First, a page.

Elsa Yan Honored for Her Research on Molecular Basis of Vision
Vision may be something that most of us take for granted, but not Elsa Yan. The assistant professor of chemistry has been studying the molecular basis of vision since she started applying physical chemistry techniques to study molecular biology problems as a postdoctoral researcher a few years ago.
Now she’ll have a chance to delve deeper into one of the fundamental questions surrounding vision and how it works. The chemist has been awarded a CAREER Award, the National Science Foundation’s most prestigious honor for junior faculty who excel at integrating research with teaching.
Yan is particularly interested in a certain protein in the eye where vision first starts. The protein, called rhodopsin, acts as a light detector for incoming photons (light particles). With the CAREER Award funding, Yan hopes to uncover what makes rhodopsin so efficient at detecting light and suppressing background noise so that a clear signal can be sent to the brain for interpretation.
When an incoming photon hits rhodopsin, it causes the protein to undergo a conformational change — it’s this change in its configuration that kick-starts the whole process of sight. Photons aren’t the only thing that can cause the protein to suddenly undergo this change; other environmental factors can cause spontaneous reconfiguration. But such occurrences — which Yan explains could result in seeing a sudden flash of light even in the total absence of light — are extremely rare.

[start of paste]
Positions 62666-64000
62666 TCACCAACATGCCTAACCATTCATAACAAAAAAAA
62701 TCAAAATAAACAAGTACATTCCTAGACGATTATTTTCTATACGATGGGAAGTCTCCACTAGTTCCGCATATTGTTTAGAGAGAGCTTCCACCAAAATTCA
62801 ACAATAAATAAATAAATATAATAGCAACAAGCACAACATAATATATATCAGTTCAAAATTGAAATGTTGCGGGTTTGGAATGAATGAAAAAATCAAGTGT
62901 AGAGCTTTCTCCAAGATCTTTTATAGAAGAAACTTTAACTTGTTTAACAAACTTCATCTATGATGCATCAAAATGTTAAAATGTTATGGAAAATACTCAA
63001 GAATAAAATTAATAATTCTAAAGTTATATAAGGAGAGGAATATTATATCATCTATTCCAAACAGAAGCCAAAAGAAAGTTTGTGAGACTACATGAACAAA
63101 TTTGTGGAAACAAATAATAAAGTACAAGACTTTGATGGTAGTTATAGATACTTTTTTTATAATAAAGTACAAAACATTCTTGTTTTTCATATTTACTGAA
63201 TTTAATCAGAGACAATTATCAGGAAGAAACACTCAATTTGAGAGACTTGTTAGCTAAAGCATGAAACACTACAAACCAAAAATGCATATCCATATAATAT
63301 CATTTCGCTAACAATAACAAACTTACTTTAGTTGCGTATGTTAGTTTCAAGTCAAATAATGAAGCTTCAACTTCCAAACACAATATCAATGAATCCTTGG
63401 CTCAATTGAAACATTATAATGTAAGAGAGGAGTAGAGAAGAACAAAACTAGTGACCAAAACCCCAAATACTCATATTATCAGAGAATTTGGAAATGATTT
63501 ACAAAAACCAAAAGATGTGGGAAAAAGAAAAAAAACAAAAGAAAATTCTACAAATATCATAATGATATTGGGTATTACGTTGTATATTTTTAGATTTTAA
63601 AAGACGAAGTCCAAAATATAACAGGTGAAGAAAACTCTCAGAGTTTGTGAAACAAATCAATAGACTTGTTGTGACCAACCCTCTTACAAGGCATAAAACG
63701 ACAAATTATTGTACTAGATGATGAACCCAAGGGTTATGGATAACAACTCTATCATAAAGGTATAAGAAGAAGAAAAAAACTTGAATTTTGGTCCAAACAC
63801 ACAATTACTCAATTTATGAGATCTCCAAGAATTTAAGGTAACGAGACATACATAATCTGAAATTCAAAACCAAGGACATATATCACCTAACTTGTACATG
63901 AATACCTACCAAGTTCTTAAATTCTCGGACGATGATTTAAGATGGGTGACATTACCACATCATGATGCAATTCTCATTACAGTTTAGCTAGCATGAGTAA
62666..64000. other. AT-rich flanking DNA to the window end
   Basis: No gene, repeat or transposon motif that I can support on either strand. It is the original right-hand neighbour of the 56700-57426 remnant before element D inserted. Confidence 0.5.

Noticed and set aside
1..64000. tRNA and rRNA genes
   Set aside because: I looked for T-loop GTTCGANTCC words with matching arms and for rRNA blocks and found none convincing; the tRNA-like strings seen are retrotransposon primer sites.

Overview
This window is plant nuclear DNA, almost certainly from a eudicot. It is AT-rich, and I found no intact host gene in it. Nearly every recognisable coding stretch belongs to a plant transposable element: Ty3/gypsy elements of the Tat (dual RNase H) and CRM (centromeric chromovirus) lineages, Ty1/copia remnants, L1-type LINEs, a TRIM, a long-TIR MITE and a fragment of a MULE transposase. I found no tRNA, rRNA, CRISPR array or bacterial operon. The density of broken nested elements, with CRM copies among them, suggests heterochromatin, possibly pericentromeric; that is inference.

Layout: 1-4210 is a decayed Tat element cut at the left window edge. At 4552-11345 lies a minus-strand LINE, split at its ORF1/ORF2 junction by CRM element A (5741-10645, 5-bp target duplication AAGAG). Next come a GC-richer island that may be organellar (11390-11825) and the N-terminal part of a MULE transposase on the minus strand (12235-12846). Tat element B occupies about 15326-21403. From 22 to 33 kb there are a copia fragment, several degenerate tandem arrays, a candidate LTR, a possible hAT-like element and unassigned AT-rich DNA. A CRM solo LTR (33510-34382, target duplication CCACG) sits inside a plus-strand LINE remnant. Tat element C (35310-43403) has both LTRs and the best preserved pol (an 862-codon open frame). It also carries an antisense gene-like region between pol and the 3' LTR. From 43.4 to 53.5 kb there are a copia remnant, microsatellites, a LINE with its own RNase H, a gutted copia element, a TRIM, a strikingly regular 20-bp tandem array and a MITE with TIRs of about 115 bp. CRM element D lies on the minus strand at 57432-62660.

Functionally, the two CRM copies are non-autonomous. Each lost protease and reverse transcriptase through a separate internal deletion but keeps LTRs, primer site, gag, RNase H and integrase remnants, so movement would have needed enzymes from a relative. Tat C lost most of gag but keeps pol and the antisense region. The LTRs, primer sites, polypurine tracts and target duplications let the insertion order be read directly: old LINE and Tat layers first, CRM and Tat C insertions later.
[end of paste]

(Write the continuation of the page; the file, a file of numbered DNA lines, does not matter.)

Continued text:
One hypothesis to explain the rarity of these “misfires” is that rhodopsin is held stable by a network of hydrogen bonds within the molecule that keep the protein from spontaneously changing configuration. “This is an amazing problem that’s been studied for a long time,” Yan says. “But no one has set forth to test the hypothesis at a molecular level before.”
As part of the educational aspect of the grant, undergraduate students will have the opportunity to help out with lab work, purifying and characterizing the protein. Yan already works with four undergraduates and will likely take on a fifth this summer. “It’s extremely rewarding working with undergraduates at Yale. They are so smart,” she says.
Thanks to the nature of her research, Yan doesn’t have a hard time attracting new students. “Vision is a fascinating subject. It always interests people,” she says. “When I first learned about rhodopsin, I was just stunned. It works so beautifully for this purpose. It’s still my favorite molecule.”
— By Suzanne Taylor Muzzin